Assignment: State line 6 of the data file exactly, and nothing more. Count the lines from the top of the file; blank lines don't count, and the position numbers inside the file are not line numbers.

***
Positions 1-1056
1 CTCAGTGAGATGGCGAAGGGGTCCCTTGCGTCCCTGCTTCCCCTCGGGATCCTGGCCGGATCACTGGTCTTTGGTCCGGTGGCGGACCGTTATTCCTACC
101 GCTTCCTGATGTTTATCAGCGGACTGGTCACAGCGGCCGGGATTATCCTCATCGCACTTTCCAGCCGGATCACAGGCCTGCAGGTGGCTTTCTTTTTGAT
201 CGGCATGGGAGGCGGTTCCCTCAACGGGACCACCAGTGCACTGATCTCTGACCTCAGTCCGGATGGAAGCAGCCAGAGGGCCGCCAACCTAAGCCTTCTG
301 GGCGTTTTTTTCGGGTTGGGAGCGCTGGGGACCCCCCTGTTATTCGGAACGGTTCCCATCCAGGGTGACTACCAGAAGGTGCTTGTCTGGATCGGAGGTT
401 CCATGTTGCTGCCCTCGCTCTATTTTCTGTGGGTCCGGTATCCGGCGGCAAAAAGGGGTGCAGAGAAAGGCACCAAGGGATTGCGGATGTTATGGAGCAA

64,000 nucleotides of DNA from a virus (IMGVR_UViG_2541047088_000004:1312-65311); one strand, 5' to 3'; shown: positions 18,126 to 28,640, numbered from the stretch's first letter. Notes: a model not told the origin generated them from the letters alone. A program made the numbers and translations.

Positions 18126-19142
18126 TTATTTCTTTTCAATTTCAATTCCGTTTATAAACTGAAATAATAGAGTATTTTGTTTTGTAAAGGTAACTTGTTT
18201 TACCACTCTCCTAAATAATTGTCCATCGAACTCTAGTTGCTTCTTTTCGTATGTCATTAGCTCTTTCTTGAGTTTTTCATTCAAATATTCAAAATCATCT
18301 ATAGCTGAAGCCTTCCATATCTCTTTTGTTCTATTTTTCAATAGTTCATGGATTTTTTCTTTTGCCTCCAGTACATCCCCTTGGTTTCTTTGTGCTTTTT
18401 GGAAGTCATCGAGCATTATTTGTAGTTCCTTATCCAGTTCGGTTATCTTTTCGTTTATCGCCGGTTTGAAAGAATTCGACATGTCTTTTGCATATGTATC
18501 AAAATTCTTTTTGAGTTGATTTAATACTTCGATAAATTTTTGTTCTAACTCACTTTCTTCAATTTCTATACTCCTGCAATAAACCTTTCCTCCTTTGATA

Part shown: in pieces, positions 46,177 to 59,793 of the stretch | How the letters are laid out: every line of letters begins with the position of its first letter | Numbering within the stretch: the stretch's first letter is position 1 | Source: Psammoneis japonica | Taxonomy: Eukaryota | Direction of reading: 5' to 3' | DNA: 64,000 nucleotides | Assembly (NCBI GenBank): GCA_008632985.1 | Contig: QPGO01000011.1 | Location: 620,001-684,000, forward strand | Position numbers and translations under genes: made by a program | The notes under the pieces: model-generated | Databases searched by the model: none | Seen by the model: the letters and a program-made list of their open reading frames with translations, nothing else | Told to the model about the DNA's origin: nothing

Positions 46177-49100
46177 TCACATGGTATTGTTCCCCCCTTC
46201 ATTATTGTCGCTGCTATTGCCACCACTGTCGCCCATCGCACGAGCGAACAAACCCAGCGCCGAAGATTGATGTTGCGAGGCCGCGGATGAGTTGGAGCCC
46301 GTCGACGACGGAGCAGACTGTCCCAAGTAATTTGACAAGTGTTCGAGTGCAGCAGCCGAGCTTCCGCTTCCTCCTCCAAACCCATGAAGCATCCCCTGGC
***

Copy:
401 CCATGTTGCTGCCCTCGCTCTATTTTCTGTGGGTCCGGTATCCGGCGGCAAAAAGGGGTGCAGAGAAAGGCACCAAGGGATTGCGGATGTTATGGAGCAA